The streets of Léogâne are made up of broken concrete, rocks and dirt that become a muddy mess when it rains. Most of the buildings are no taller than a single story, and if they are, the top story is seriously damaged or has completely collapsed due to the 2010 earthquake that shook Haiti.

There is one exception: Holy Cross Hospital.

The hospital rises above the small town. It has a large cross with the words “Hospital Sainte Croix, Léogâne, Haiti” painted in black on one side of the white concrete building. The quake did damage some hospital structures. However, the three-story section built in the 1980s by Presbyterian World Mission’s longtime partner the Medical Benevolence Foundation remains standing, showing only a few nonstructural cracks.

It’s a strong testament to MBF’s commitment to build a lasting hospital for the people of Léogâne and to the importance of partnerships in Presbyterian mission work. The hospital is a health ministry of the Episcopal Diocese of Haiti, another long term partner of the Presbyterian Church (U.S.A.).

Immediately following the earthquake, Presbyterian Disaster Assistance released $200,000 to the hospital for immediate response, and later, another $775,000 for repairs. MBF took on the task of overseeing and handling those repairs to ensure that they would last.  Coordinator of International Health and Development Ministries for World Mission, Bob Ellis, recently visited Léogâne with representatives from MBF to assess the work.

Haitian worker repairs portions of Holy Cross Hospital in Léogâne

Haitian worker repairs portions of Holy Cross Hospital in Léogâne —photo courtesy of Medical Benevolence Foundation

“As of the end of November (2011), progress was being made to construction. It was about 80 to 85 percent complete,” Ellis said. “The walls were done. The conduit and wiring was in; there was hot water and the floors were repaired.

“They plan to put in 45 air conditioning units for the patients but are waiting on the units to clear customs. Customs is one of the big challenges in Haiti, and that can mean delays, but the hope is that allthe repairs and improvements will be done by early to mid-2012.”

In addition to the funds for immediate response and necessary repairs directed to the hospital by PDA, Presbyterian World Mission provided $80,000 in operating expenses. MBF matched that amount to help offset patient fees in an area where poverty was exacerbated by the disaster.

A powerful partnership
In 1963, the Medical Benevolence Foundation put out a call to Presbyterian physicians wishing to serve others around the world. In 2013, the organization will celebrate its 50th anniversary. Due to the group’s long term efforts, its members understand how to work within the international environment to create sustainable and impactful projects in places of need. MBF has been engaged in Haiti for more than 30 of those years.

Medical Benevolence Foundation

In the summer of 1962 the Board of World Missions of the Presbyterian Church of the United States appointed a committee “Relative to Medical Work, especially the financial support of hospitals.”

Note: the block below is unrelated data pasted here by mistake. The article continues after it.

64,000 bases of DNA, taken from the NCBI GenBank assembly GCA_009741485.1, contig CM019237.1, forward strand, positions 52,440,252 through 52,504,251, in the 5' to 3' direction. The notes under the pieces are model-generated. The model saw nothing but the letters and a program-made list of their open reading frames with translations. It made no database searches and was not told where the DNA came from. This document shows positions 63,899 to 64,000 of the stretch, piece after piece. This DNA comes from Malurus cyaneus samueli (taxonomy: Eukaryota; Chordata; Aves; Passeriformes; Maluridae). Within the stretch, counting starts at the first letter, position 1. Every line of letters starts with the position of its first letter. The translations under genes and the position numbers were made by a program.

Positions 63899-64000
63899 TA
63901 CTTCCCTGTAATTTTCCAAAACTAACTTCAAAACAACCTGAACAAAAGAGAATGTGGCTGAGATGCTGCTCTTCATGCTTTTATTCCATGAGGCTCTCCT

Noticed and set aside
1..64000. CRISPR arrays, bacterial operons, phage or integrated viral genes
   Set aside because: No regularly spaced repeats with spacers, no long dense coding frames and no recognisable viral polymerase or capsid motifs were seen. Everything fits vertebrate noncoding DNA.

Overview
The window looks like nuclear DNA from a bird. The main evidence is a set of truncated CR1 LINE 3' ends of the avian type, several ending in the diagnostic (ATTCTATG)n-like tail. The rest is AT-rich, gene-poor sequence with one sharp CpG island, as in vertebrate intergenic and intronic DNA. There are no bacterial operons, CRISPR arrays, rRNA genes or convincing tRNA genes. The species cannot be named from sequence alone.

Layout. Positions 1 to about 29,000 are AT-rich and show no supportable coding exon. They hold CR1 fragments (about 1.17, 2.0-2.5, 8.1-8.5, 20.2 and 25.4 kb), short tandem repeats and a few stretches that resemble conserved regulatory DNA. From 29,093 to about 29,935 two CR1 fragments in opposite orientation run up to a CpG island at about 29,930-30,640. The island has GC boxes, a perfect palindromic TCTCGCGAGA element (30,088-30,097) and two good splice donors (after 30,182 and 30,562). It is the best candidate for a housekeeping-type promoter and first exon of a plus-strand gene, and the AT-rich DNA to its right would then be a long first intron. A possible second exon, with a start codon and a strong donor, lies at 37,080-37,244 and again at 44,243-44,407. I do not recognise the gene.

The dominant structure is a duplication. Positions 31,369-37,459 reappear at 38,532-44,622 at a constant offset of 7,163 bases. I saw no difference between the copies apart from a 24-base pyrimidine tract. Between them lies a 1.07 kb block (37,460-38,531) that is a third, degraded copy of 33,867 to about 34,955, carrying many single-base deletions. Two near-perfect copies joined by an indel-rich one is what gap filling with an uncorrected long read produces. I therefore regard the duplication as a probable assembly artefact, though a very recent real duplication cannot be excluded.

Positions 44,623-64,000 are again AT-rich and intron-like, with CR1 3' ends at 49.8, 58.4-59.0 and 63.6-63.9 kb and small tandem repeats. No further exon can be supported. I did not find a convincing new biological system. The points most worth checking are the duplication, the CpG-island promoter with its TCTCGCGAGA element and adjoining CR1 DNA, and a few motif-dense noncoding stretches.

In March of 1963 the committee reported its findings and recommended the approval of the Foundation for Medical work. The Board voted that this application for a charter for the Medical Benevolence Foundation be approved. An attorney and member of the Mission Board was asked to prepare an application for the foundation’s charter, and Nashville was designated as its home office.

In June of 1963 the executive secretary of the Board of Word Missions, T. Watson Street, sent a letter to “all Presbyterian Doctors” announcing the formation of the Medical Benevolence Foundation.

For more information, head to MBF’s website.

“These are very committed people,” Ellis said about the leadership and volunteers of MBF. “They give their time, donate their money and share their considerable talents simply to help others in need. We are lucky to work with them and to have a long-running partnership with them.”

Toni Carver-Smith and Beth Basham, both members of the HRT, recently toured the hospital. Like Ellis, they had the chance to see how repairs were coming along and witnessed how the hospital ultimately benefits Haitians living elsewhere.

"Not only are Haitians being served and getting the medical treatment they need, but other Haitians are learning medical skills,” Basham said.

The hospital serves as a place for students from the Faculty of Nursing Science of the Episcopal University of Haiti to get real-world experience.

The nursing school offers the only baccalaureate program for nurses in Haiti and was also built by MBF. The organization secured donations for the initial operation and construction of the school and is currently expanding the facility with another $1.75 million in grants.

“It was really positive seeing young people learning a skill and having an occupation,” Carver-Smith told us. “It was wonderful to see them studying to be doctors, nurses and more.”

“I’m very hopeful for the future of Léogâne,” Ellis said. “As long as we preserve our effective partnerships with groups like MBF and others who truly understand or are a part of Haiti and the Haitian people, there will be progress through Presbyterian mission work.”

More to come:
Thursday, January 12, marks the two-year anniversary of the earthquake in Haiti. Look for our second report this week on the projects completed or now underway using your donations for Haiti relief efforts

You'll learn why Presbyterian efforts are proving to be more effective than many other charitable groups.